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Korean 'western' is great cultural mash-up

Korean 'western' is great cultural mash-up
Aug. 9, 2010
By G. Michael Dobbs
Managing Editor
A thoroughly satisfying cross-cultural mash-up and a so-so romantic comedy are featured in this week's DVD review column.
How to Make Love to a Woman
I must admit a grudging respect for some old school exploitation values exhibited in this new sexually tinged romantic comedy.
First, the title sounds like something one of the old road show producers would have brought 60 years ago from one theater to another. There was once a kind of movie that low budget producers made and showed to men-only and women-only audiences discussing intimate subjects that invariably included a live lecture from a "hygiene" expert!
Second, the design of the cover art suggests the film might be part of the "American Pie" series. It's not. Deception was part of the exploitation experience.
Third, while one might expect there would be some nudity in the film, there isn't any. Explicit language, yes, nudity, no. "Bait and switch" is also a fine tradition of the exploitation film.
Lastly the inclusion of adult film legend Jenna Jameson in the cast puts forth the promise of some hotsy-totsy action, but guess what? Jameson's cameo role is certainly demure and brief.
Having noted all that, "How to Make Love to a Woman" isn't a bad little comedy that plays on basic miscommunication between two people who love one another, but it's not a truly notable film at all.
Josh Meyers of "Mad TV" is a record company executive who realizes he isn't much of a lover, even though he cares deeply for his girlfriend. He goes on quest to improve his skills, but hits a roadblock when his bumbling and ego causes her to consider accepting a job offer in another city.
There are some talented character actors in the cast, including Ken Jeong and James Hong, who brought some additional mirth to the proceedings and Meyers is fine as the lead as is Krysten Ritter as his girlfriend.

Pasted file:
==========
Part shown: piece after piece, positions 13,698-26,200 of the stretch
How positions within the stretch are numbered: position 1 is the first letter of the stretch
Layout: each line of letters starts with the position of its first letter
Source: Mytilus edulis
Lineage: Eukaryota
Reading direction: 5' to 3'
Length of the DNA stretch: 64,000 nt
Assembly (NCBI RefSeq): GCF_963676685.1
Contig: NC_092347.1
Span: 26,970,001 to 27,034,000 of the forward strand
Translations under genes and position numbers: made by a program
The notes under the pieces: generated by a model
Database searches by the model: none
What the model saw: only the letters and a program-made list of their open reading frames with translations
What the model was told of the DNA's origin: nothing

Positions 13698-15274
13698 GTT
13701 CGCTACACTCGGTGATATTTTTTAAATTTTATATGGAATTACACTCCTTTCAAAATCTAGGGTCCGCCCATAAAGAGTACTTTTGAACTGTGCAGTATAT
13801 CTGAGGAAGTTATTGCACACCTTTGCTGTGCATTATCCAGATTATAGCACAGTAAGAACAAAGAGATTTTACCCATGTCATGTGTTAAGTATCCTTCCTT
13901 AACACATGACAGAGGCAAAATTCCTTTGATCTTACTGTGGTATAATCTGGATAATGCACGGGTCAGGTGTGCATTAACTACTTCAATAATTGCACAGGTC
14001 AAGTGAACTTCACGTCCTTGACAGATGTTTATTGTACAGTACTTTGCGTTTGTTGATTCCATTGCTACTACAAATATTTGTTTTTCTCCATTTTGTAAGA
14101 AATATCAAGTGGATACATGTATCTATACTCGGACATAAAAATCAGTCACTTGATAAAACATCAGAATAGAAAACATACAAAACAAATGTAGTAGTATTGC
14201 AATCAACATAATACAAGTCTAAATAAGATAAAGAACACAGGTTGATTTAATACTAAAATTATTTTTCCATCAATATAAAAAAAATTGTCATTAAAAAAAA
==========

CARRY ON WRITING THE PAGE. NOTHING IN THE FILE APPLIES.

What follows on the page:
There is nothing particularly outstanding or memorable, though, about the film and that's the problem.
The DVD extras include the usual making of feature in which the producers actually describe just how difficult it is to make a film in just 19 days.
The Good, the Bad, the Weird
I've sung the praises of Asian films before in this column and this 2008 Korean "western" set in Manchuria in the 1930s during the Japanese occupation would be a great introduction for a newcomer.
What always fascinates me is how Asian filmmakers -- whether they are Japanese, Chinese, Korean or Indonesian -- have pushed their own history, culture and attitudes through a filter of film grammar, technology and iconography that is largely American. The results are films that look familiar in some ways but take viewers along paths they didn't expect. As a film fan, that's what I live for.
In this case, Korean director and writer Jee-woon Kim has clearly been influenced by westerns in general, but especially by Sergio Leone's classic western, "The Good, the Bad and the Ugly," which in turn was the great Italian director's reimagining of American westerns.
Kang-ho Song is "the Weird," a Korean outlaw who steals a treasure map that is the object of desire by a Chinese crime lord as well as the Japanese occupying forces. Byung-hun Lee is "the Bad," a skilled assassin who understands the value of the map and seeks to have it for himself. Woo-sung Jung is "the Good," a no-nonsense bounty hunter who dresses like a cowboy and seems to have patterned himself after Gary Cooper.
The director knows how to stage great action sequences -- from an outstanding train robbery to some spectacular fights -- but he also infuses the film with a uniquely Asian perspective. The Korean outlaw longs to return home, now occupied by a brutal Japanese regime. The cultural and historical differences of Asian people come into play in this film.
Jee-woon Kim also understands how to use humor and sentimentality to sustain the viewer's interest.
I really liked this film and think you might as well if you can suspend your disbelief a bit -- I can't quite believe Manchuria was as much as like the wild west as it was portrayed -- and give the subtitles a chance. I always opt for subtitles, as I really want to hear the performances of the actors even if I don't understand the language.
Check it out.

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